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About Oregon daily emerald. (Eugene, Or.) 1920-2012 | View Entire Issue (Feb. 3, 1950)
State Board to Let Bids
On Campus SciencePlant
Architect's Drawing of the New Science Building
By BILL FRYE
Bids on the construction of a
51,500,000 science building will he
let Mar. 14, the Oregon State Board
of Higher Education announced
last week in Portland.
Architects met with the board to
discuss final plans of the structure
which will be built in the area bet
^ween the men’s pool and the physi
cal plant. Operation of the building
should begin two years from now.
Some Laboratories .
Physics, chemistry, and biology
departments will be housed in the
new building. Each department will
have its own section although some
lecture rooms and common facili
ties will be shared.
Plans provide for the physics labs
to be located in the south section of
the first and second floors and the
chemistry labs in the north section.
Biology will occupy the third floor.
One feature of the structure will
be a special ventilating system de
signed to cope with the odors al
ways associated with science labs.
Architects explained that air pres
sure would be fed into the corridors
to force objectionable smells back
Talk Monday at 8
A free lecture entitled, “Provid
ing the Truth of Christian Science
in Human Affairs,” by Ralph
Castle of San Francisco, Calif.,
will be given Monday, Feb. 6, at
8 p.m. in room 207, Chapman Hall.
Castle is a member of the board
of lectureship of The Mother
Church, The First Church of Christ
Scientist in Boston, Mass.
The lecture is sponsored by the
k University Christian Science or
be applied in daily living? How
does Christian Science solve
problems n human affairs. The
answer to these questions will be
A Free Lecture
Proving The Truth of
Christian Science in
Ralph Castle, C.S.
of San Francisco, California
Member of the board of Lecture
ship of The Mother Church, The
First Church of Christ, Scien
:ist, in Boston, Massachusetts,
207 Chapman Hall
Monday, Feb. 6
The Christian Science
Organization at U. of O.
Cordially Invites You
into the rooms. From here, the air
will go through specially-built walls
and outside, where the smells will
Asphalt tile will cover the halls,
but all rooms except the center lec
ture rooms will have concrete
Maybe Star Gazing
The third-floor biology section
will be provided with small animal
quarters, and the roof has been de
signed to accommodate an astron
omy observatory if the need ever
The ultra-modern science plant
will face the School of Journalism,
and adequate means of expansion
have been incorporated into the
plans. Additions could be built to
the east, and if necessary, the Uni
versity Press Building- could be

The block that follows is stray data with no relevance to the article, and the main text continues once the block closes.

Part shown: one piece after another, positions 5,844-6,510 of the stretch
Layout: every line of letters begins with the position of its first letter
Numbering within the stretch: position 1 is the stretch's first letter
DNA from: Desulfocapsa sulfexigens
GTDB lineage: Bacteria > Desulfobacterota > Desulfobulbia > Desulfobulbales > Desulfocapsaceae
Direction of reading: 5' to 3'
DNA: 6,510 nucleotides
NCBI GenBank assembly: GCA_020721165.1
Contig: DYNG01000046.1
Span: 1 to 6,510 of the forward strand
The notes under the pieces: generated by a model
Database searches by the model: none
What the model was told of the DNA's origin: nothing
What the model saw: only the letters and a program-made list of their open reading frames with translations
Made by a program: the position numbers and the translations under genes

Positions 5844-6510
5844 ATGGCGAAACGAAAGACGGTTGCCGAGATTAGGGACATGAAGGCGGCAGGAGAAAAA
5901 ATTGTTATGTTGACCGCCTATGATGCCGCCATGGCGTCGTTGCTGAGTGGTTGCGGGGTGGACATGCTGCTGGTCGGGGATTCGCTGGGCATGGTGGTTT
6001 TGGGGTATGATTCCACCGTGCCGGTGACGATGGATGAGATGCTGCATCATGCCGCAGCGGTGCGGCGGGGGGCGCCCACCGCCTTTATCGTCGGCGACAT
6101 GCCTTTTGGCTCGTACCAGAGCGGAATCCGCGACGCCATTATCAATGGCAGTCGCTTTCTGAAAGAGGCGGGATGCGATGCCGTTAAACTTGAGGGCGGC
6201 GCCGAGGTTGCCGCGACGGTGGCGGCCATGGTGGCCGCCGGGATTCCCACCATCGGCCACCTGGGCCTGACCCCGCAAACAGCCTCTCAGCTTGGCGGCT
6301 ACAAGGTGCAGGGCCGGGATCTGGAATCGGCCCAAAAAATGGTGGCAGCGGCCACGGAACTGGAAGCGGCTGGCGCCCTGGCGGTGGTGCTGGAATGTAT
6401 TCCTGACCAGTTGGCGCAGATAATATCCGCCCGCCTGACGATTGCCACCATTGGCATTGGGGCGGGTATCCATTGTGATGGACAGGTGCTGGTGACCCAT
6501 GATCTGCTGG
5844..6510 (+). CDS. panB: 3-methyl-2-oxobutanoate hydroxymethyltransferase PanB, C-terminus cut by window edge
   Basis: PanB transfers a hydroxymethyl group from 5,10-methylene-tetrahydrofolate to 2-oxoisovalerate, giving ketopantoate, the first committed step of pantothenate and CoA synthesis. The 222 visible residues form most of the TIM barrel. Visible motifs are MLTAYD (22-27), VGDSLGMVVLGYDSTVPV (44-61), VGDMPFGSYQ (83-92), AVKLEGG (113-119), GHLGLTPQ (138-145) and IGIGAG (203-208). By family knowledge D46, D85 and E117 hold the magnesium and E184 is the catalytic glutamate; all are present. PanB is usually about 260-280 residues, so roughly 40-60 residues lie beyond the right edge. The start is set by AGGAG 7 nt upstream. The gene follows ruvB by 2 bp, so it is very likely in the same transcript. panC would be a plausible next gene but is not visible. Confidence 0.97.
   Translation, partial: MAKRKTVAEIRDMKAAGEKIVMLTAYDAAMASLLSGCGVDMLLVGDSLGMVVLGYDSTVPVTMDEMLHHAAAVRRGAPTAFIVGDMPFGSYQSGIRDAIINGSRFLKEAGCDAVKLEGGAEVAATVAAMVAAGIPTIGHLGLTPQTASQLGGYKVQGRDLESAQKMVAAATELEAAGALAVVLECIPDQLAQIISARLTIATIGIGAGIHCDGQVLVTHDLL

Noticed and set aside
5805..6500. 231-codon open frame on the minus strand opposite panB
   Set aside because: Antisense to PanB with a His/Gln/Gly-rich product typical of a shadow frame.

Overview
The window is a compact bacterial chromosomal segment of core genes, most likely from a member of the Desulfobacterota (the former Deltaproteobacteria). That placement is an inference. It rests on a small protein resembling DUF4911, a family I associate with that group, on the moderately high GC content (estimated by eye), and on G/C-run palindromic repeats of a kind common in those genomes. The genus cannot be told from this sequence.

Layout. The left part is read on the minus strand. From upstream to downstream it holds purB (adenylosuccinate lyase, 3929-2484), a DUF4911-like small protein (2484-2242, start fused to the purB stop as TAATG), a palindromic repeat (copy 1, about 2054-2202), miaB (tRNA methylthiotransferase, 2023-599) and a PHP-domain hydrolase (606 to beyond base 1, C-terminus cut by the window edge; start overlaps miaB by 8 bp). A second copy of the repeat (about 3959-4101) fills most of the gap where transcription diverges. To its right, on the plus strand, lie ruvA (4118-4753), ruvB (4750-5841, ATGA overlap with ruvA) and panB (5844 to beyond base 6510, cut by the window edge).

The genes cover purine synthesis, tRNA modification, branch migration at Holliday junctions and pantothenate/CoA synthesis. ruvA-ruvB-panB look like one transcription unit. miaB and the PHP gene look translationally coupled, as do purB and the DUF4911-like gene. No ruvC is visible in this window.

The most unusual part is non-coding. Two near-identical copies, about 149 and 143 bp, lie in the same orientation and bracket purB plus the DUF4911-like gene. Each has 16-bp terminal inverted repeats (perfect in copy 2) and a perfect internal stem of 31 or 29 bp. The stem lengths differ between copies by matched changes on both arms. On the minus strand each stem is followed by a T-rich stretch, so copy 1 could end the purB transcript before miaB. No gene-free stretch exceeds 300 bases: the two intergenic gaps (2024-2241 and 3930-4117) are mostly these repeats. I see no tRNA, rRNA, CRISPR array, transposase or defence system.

razed or converted to science use.
University Street between 13th
and Franklin Boulevard will be
closed off when construction is fin
ished to afford ample space in front
of the new structure.
And Lots of Space
Although actual construction will
not start for about six weeks, the
work in clearing the site has been I
going on since late fall. The old Ex
tension Service Building and gar
age behind it are due to be tom
Officials of the University have
no definite end in mind for McClure
Hall, but this building, too, may be
razed in time.
• Parties Fix Platforms ...
(Continued from tracte one)
(b) a program assembly for incom
ing frosh, sponsored by the previous
year’s freshmen to alleviate many
4. A sophomore representative to
the Student Union Board—either
voting or non-voting, to expand the
representation of the board.
5. Mixer dances in the Student
Union to bring together the fresh
man class and other members of the
6. Frosh assemblies, held in the
new theater, to give better unity,
encourage class talent, and raise
money for flie class.
7. Movement toward the estab
lishment of a freshman representa
tive oh the ASUO executive council.
(Continued from page one)
as an organized unit, including a
picnic, dance, various games, and
4. A freshman service honorary,
based on achievement, not affilia
tion, to give the freshmen repre
sentation in service activities on the
5. Assistance of freshman repre
sentatives in the system of voca
tional guidance for freshmen, mak
ing possible a better understanding
of problems facing those who come
to the campus.
Freshmen will vote for USA and
AGS candidates from 8 to 6 Mon
day at various campus polling pla
ces. Location of the polls will be an
nounced in Monday’s Emerald.
The prof was telling of Ameri
can negotiations in Texas with
Santa Anna, the Mexican dicta
tor. When Santa Anna was cap
tured, he promised to give the Tex
ans everything they wanted.
The prof paused for a moment:
“What was this clause signed by
Santa Anna called?”
Senior in U. S. History: “It was
the Santa Clause.”
An Englishman bought a silver
tea set that had belonged to roy
alty. He'll never reign, but how
Any girl with money to burn has
a cinch finding a match.
TODAY S STAFF
Assistant Managing Editor: Dbn
Copy Editor: Bob Funk
Copy Desk: Bob Shoemaker, Bob
Paul, Dick “I Never See Maggie
Alone”- Courtright, Mary Lou
Stanbery, Ernest Pennington,
Night Editor: Abbott Paine.
Night Staff: Wm. Chernenkoff,
Larry Hobart, Clifton Pickerson.
A Missouri man’s wife, worth
a fortune, is suing- for divorce.
That's no small change.
PUROPE BY BICYCLE
Low-cost Student Tours, Bus or
Bike From 63 days, $435, all inc.
§ ITAj^Adventure Trails
Students’ International Travel Association
w- A- Roecker, For. Lang. Dept. 9-9496
BIG $10.00 SALE
DATE and CASUAL
SILK and WOOL
895 E. 13th
WE INVITE—AND WILL
APPRECIATE YOUR BANKING
UNITED STATES NATIONAL BANK
OF PORTLAND—EUGENE BRANCH
Member Federal Deposit Insurance Corporation
11:00 cun. "LIVING WATER"
Broadcast over KASH
Bible School at 9:45 6 Fellewoship Groups 6:30
FIRST BAPTIST CHURCH
Broadway at High Dr. Vance H. Webster, Pastor
What About The Folks At Home?
You can save yourself a lot of pen
work and make them happy too! All
you have to do is send . . .